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Ion Track Technology, Ion-beam shapping

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Involved people : Emmanuel Balanzat, Brigitte Ban d’Etat, Abdenacer Benyagoub, Clara Grygiel, Henning Lebius, Isabelle Monnet, Fabrice Gourbilleau (NIMPH), Julien Cardin (NIMPH), Christian Dufour (NIMPH)

For many decades ion tracks have been used essentially for making filters. More recently this field has been revolutionized by the use of latent or etched tracks in a wide variety of fields. This became possible by using grafting and chemical functionalization and by using etched tracks as templates or growing nanowires or nanotubes. All these developments exploit the unique characteristics of ions tracks that are a huge aspect ratio (length over diameter), the full control of the track density (going from a single pore to densities up to 1010 cm2) and the free choice of the track orientation in the films.

CIMAP and MADIR group have developed a long standing collaboration with two French groups, leaders in these fields : Laboratoire des Solides Irradiés (LSI), Palaiseau, (M-C. Clochard, G. Rizza and coworkers) and Institut Europeen des Membranes (IRM), Montpellier (S. Balme and coworkers).

LSI carried out grafting of styrene into the latent tracks of poly(vinyl di-fluoride) PVDF. This gives an interesting nanocomposite material that can be sulfonated for giving sulfonated polystyrene (PSSA) nano-channels domains within PVDF. This is a way of producing low-cost and highly proton conductive membranes for fuel cell applications. LSI developed functionalized membrane electrodes (FMEs) that are made from track-etched, poly(acrylic acid) functionalized nanoporous PVDF membranes with thin porous Au films sputtered on each side as electrodes. These membranes are excellent sensors of metallic ions in water. They act as a sponge to pre-concentrate the ions prior to an Anodic Stripping Voltammetry analysis.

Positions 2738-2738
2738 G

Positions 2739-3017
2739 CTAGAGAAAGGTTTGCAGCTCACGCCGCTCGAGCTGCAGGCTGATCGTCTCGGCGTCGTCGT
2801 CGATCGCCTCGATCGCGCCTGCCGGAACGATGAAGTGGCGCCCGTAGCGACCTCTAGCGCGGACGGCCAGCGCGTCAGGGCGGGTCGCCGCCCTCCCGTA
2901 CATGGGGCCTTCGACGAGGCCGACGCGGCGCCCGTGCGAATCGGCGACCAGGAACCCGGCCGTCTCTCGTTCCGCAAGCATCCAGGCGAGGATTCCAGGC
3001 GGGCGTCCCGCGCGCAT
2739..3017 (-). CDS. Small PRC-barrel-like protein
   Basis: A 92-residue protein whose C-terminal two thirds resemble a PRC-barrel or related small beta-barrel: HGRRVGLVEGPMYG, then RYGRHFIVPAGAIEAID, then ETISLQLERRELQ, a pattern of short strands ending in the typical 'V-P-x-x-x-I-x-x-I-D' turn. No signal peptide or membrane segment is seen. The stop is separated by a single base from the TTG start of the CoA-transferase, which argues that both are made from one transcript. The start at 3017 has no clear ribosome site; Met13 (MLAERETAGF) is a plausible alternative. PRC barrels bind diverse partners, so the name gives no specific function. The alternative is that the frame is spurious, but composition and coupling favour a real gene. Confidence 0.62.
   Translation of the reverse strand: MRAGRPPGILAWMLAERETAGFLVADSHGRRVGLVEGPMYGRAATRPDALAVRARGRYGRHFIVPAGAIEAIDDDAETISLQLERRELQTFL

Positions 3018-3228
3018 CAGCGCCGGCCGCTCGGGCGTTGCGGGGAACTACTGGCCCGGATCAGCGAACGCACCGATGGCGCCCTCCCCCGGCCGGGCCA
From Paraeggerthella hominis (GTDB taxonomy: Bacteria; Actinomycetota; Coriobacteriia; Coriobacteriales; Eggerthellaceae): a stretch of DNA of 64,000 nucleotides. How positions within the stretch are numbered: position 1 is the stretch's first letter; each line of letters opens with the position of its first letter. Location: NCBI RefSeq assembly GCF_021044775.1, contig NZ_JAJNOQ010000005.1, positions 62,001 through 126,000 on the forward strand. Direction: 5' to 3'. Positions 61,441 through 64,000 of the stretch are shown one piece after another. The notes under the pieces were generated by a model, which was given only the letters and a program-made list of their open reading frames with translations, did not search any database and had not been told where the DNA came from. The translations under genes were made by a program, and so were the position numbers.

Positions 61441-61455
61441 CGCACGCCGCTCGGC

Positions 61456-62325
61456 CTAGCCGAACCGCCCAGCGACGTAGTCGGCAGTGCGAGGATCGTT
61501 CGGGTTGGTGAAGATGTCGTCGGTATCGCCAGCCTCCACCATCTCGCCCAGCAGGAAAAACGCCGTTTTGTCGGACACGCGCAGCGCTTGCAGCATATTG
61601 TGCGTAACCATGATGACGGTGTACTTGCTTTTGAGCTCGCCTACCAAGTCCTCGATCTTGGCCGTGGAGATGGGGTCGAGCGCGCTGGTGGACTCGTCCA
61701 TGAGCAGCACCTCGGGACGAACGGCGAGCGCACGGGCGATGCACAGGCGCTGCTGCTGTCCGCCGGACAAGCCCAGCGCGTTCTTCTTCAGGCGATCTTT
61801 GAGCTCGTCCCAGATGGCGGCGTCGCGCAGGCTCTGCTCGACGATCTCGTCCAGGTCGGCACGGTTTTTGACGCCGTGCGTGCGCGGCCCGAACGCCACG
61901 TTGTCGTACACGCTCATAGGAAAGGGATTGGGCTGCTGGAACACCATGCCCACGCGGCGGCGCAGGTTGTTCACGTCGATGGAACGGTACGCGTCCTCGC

Nanorods of Ag elongated by irradiation. Collaboration with G. Rizza of LSI.

LSI have produced metallic nanowires of different shapes (cylindrical, biconical) and obtained interesting magneto-transport properties. IEM have focused their research in the synthesis of high aspect ratio biomimetic nanopores that can be fully artificial or hybrid biological/artificial. They developed the Atomic Layer Deposition (ALD) technique for reducing the diameter of the nanopores and for allowing functionalization of the inner surface. These nanopores are very promising for DNA sequencing applications, where the high DNA translocation velocity and the fragility of the support are the main bottlenecks. Having high aspect ratio single pores appears essential for increasing the dwell time.

The collaboration with G. Rizza on the description of the ion-beam shaping mechanism of gold (or Ag@Au core/shell, or hollow nanoparticules) nanoparticules in silica matrix has continued, the plasmon was observed through EELS mesurment, in collaboration with the NIMPH group.